DECEMBER 4, 1943
WASHINGTON, Friday—From the point of view of general interest I am afraid that yesterday was a dull day. I saw a good many people, among them Mrs. Ellen Woodward and Mrs. Elizabeth Conkey, the two women who were among our delegates to the UNRRA conference in Atlantic City. They were both much impressed by the people from other nations with whom they worked, as well as by the work of our own committee, which met every morning to consider what the attitude of the United States representatives would be on the questions coming up for discussion in the various committees.
Last evening, Secretary and Mrs. Morgenthau, Mr. Frederic Delano, Mr. and Mrs. J. Lawrence Houghteling and Mrs. Warren Robbins, dined with me. We had the pleasure of seeing one of the series of films made by the Army for use in our camps. This one is in two parts and is entitled "The Battle of Russia."
It reviews the history of Russia and shows the magnificent way in which Russians over and over again have defended their land. The Union of the Soviet Socialist Republics covers a very large area of the world's surface and 100 different languages are spoken by its 190,000,000 people.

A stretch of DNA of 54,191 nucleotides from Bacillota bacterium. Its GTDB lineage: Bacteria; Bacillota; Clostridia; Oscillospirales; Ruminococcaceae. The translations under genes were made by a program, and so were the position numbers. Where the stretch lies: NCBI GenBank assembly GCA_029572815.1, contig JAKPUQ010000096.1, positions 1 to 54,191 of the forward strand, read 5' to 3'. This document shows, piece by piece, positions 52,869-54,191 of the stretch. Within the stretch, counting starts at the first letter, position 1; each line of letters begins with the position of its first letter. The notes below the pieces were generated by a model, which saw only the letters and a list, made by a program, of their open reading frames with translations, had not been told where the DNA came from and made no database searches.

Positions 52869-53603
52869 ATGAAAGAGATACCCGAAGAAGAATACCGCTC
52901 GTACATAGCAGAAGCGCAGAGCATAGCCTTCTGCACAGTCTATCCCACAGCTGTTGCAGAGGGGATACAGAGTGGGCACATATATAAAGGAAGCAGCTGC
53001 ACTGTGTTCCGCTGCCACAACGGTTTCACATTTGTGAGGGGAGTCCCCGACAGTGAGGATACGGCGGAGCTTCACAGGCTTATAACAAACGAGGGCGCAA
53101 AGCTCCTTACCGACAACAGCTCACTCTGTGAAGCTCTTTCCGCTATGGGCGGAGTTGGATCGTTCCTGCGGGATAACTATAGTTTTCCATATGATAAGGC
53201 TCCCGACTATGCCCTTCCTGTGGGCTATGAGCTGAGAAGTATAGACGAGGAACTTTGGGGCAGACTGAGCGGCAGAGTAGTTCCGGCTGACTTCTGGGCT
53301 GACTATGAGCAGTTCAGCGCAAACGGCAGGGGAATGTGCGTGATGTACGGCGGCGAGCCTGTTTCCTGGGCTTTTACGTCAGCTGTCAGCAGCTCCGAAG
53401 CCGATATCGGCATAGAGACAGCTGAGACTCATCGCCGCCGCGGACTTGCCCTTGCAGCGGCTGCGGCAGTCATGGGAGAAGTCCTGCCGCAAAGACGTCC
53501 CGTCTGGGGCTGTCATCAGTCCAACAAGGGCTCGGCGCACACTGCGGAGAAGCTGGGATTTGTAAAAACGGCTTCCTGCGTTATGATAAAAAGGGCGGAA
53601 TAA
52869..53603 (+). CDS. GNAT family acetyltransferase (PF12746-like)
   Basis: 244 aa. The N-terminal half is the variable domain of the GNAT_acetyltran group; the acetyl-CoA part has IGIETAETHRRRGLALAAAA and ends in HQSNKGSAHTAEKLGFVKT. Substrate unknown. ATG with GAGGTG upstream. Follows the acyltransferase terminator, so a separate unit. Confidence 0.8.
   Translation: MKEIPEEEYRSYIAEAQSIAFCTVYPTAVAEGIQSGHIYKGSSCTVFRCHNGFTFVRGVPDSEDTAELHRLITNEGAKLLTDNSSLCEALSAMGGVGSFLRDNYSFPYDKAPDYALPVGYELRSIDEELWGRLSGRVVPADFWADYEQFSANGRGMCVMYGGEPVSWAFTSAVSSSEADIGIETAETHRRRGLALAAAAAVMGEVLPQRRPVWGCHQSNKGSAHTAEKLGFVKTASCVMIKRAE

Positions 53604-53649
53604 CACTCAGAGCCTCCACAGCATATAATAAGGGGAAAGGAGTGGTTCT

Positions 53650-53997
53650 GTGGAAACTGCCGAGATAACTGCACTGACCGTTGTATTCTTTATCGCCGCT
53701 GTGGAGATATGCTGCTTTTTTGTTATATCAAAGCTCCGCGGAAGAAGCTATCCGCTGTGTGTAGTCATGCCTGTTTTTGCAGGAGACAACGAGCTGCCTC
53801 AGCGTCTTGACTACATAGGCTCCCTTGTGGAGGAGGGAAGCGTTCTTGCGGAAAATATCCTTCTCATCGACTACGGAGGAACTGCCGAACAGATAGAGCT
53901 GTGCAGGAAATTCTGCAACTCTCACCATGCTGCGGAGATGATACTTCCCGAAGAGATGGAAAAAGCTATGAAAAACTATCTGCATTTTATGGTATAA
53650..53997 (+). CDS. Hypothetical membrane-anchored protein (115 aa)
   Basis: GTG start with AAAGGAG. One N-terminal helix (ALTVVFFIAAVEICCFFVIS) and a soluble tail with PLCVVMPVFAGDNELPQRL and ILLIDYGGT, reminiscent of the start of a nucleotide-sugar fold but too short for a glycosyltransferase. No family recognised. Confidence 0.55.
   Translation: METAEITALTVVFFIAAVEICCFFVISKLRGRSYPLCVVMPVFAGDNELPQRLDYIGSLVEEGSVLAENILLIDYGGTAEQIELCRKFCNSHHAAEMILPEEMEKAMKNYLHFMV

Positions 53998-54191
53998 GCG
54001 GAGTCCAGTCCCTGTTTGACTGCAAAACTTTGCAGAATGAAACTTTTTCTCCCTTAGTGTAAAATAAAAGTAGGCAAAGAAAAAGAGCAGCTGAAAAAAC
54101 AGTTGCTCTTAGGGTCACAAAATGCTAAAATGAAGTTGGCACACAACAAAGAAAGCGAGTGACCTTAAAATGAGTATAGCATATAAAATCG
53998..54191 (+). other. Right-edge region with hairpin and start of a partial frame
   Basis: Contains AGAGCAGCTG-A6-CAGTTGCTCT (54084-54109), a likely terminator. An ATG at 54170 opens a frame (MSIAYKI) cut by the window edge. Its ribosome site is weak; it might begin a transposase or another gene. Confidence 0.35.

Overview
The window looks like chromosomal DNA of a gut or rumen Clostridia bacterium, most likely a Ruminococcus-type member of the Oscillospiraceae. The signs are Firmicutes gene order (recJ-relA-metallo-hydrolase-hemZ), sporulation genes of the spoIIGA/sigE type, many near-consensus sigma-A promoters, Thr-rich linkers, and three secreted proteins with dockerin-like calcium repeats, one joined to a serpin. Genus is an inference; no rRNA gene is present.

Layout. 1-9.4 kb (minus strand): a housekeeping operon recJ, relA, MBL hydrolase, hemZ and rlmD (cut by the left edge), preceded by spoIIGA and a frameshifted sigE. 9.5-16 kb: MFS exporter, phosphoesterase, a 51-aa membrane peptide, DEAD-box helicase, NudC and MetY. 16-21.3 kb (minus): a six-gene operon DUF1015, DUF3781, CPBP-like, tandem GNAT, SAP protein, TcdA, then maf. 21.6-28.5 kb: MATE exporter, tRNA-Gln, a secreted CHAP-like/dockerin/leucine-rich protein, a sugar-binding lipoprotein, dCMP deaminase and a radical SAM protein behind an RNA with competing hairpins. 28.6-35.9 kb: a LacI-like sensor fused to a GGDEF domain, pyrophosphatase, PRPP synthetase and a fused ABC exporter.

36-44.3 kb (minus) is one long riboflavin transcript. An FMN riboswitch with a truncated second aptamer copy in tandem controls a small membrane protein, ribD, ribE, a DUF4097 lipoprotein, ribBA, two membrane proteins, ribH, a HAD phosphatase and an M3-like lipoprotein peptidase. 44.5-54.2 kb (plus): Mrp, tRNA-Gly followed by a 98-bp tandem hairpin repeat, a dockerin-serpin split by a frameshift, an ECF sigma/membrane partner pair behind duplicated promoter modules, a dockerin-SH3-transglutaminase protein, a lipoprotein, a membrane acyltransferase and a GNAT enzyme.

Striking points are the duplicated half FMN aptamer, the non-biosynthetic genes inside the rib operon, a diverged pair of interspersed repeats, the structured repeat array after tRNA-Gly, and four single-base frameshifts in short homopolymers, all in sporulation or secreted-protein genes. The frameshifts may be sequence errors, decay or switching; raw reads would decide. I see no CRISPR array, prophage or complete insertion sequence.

In our country, people have a variety of intonations and peculiarities of expression, but we do speak one language. The fact that the Russians can show such unity and strength, and still speak 100 different languages, has shaken my faith a little in the efficacy of teaching all the peoples of the world one language in the interests of peace.
The Treasury Department has started a new campaign. At least it is a new one in this country, though I believe some of its phases have already been tried out in Great Britain. This campaign exploits a gentleman called "The Squander Bug." He is a money-eating figure who eats up your dollars, instead of letting you put them into War Bonds and Stamps.
He is the enemy of the pocketbook. He is used to buying useless things now which you could go without. Every time you buy anything that isn't really useful or that you don't need, you are making scarce goods even scarcer. You are not saving the money which, at the end of the war, would make it possible for you to have the things which you need and want.
You are not planning for full employment and prevention of the disastrous spiral that can be brought about when we should be expanding the production of goods, but have no money with which to buy them. I suppose we had better ask the Treasury Department to give us all the reminders they can through "The Squander Bug," so that he will constantly be kept before us and we shall be saved from ourselves.